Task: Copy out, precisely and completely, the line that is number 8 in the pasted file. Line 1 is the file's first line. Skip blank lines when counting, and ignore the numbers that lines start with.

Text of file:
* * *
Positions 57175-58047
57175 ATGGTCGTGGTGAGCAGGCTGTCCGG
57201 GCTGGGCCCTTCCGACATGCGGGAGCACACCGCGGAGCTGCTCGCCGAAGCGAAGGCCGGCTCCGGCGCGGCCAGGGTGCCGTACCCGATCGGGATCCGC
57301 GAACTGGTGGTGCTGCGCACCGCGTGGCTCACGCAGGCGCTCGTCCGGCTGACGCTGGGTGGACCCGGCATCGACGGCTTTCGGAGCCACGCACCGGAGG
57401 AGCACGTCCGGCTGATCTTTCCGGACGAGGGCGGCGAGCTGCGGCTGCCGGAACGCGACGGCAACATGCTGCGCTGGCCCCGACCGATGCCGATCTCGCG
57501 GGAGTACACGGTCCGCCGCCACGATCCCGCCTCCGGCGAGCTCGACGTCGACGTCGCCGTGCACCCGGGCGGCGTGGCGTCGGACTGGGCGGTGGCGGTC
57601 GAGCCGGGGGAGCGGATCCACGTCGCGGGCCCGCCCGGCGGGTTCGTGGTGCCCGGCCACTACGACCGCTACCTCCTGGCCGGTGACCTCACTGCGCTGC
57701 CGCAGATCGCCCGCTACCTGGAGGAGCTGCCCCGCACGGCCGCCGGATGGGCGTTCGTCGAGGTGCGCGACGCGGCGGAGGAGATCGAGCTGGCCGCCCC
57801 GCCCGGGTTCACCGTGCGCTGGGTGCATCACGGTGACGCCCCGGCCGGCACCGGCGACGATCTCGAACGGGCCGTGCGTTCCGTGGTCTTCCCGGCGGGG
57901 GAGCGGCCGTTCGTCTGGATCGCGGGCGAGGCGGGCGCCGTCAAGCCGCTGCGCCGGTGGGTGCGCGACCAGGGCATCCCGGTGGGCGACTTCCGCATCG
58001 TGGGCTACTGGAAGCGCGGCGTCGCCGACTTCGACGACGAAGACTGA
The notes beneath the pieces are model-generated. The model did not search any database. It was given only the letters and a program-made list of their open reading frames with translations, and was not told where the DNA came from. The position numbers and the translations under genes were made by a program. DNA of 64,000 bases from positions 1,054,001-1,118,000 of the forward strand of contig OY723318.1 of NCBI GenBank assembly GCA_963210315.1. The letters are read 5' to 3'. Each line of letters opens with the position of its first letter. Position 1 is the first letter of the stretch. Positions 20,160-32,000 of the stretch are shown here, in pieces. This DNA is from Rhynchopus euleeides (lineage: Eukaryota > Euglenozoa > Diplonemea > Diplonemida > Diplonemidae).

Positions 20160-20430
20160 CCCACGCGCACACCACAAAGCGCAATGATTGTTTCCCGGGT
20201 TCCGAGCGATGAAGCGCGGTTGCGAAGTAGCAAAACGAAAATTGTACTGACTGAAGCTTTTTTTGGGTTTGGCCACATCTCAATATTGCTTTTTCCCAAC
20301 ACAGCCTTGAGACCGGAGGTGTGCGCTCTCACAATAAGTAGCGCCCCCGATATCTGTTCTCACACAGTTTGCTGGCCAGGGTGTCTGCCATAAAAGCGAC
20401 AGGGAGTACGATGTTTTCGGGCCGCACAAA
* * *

57701 CGCAGATCGCCCGCTACCTGGAGGAGCTGCCCCGCACGGCCGCCGGATGGGCGTTCGTCGAGGTGCGCGACGCGGCGGAGGAGATCGAGCTGGCCGCCCC